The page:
Yes, it is. By how much, and if it would be ok for you to allow forms depends on your specific situation.
CSRF with referer checks
If your CSRF protection depends on referer checks, not on a token, allowing forms means that you would be vulnerable to CSRF.
As you disallow scripts, a victim would still need to actually click the form, but that can be achieved via social engineering or maybe ClickJacking.
For example, an attacker could place a paypal button, which would actually add a new admin user, in the hopes that you click it.
Of course, this is also possible with links, but only for GET requests, not for POST requests.
CSRF with existing forms
It sounds that your filter is a general filter, filtering out all possibly dangerous tags. But there are specific situations where you definitely do not want form tags, eg when echoing user input inside forms.
If you eg have a user edit form like this in the admin backend:
<input type="text" name="csrf-token" value="[CSRF token]">
<input type="text" name="password" value="[value from database]">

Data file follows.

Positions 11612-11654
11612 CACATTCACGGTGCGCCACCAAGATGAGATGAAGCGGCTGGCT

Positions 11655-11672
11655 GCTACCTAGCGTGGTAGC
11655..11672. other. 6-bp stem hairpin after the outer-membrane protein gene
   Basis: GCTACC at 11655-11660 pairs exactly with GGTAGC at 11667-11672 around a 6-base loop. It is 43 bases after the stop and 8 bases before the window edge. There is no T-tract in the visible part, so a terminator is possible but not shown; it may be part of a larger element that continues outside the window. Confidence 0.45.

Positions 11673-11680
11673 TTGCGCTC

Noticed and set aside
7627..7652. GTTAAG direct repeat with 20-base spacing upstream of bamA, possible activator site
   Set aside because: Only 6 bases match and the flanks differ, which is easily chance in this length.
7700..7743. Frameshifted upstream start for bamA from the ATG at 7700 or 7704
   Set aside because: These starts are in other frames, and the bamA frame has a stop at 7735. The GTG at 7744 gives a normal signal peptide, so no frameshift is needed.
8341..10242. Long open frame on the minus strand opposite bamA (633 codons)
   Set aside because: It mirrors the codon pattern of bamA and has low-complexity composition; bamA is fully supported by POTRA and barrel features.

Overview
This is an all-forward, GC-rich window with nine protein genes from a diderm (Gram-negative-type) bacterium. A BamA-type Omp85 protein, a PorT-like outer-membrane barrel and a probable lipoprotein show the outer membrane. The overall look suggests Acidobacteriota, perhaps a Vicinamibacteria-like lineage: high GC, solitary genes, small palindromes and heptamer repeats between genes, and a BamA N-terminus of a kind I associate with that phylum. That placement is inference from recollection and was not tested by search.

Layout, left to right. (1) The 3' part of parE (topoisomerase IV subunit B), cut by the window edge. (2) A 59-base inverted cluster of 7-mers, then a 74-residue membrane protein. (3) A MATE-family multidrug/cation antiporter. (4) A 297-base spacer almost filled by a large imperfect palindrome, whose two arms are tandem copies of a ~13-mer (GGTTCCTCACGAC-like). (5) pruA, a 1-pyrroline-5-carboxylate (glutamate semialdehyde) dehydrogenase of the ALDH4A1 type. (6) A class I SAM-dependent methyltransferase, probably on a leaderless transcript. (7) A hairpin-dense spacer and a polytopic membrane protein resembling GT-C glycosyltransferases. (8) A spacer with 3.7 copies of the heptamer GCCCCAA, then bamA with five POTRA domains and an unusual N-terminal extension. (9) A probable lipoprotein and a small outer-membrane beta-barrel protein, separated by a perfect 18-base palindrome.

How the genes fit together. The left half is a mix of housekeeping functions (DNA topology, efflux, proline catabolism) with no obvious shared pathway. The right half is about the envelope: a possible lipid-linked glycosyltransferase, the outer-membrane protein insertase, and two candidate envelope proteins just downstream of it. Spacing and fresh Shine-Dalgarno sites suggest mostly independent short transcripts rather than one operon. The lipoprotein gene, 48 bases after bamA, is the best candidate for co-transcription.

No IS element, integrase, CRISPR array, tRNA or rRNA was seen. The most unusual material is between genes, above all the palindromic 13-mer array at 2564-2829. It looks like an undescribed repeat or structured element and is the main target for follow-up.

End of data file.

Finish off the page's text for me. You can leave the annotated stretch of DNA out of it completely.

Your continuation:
<input type="text" name="username" value="[value from database]">
<input type="text" name="role" value="[value from database]">
<input type="submit" value="Submit">
Now, a user could name themselves
foobar"><input type="hidden" name="role" value="admin"><input type="submit" value="Submit"></form>. If they now get the admin to edit their profile, they would be admin, without the admin wanting to make them admin.
A form could also be used for phishing attacks. This again depends on the specific context where your user input is put, but theoretically, an attacker could for example display a form asking for login credentials, credit card details, etc, and then send them to their own server.
The hope is that the victim would not interpret the form as user input, but as belonging to your website.